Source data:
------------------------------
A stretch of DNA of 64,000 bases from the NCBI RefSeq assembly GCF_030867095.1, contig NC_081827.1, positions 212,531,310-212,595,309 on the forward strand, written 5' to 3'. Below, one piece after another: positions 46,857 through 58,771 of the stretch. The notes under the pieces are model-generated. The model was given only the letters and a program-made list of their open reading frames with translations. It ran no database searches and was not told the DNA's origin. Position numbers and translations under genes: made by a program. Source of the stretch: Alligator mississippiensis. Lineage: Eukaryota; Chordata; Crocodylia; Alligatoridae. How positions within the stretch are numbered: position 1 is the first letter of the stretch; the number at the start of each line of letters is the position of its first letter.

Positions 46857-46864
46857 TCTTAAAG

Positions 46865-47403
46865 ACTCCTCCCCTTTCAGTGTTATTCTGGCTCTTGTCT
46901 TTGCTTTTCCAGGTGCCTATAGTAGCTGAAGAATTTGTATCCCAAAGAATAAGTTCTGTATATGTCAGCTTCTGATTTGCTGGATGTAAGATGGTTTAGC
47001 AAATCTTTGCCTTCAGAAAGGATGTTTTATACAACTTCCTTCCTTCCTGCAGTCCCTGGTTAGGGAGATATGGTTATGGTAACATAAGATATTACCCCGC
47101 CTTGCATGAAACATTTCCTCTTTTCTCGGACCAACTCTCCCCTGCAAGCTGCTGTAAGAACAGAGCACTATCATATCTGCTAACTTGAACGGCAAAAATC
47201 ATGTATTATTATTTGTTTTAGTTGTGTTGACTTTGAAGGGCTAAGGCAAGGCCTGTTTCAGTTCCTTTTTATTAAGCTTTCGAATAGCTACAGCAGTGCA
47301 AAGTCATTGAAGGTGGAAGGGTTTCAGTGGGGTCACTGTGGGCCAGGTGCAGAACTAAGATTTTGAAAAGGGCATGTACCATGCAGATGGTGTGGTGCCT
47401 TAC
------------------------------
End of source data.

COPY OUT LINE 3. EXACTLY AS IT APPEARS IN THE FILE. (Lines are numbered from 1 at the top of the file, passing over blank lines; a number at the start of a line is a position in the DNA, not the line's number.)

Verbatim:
46857 TCTTAAAG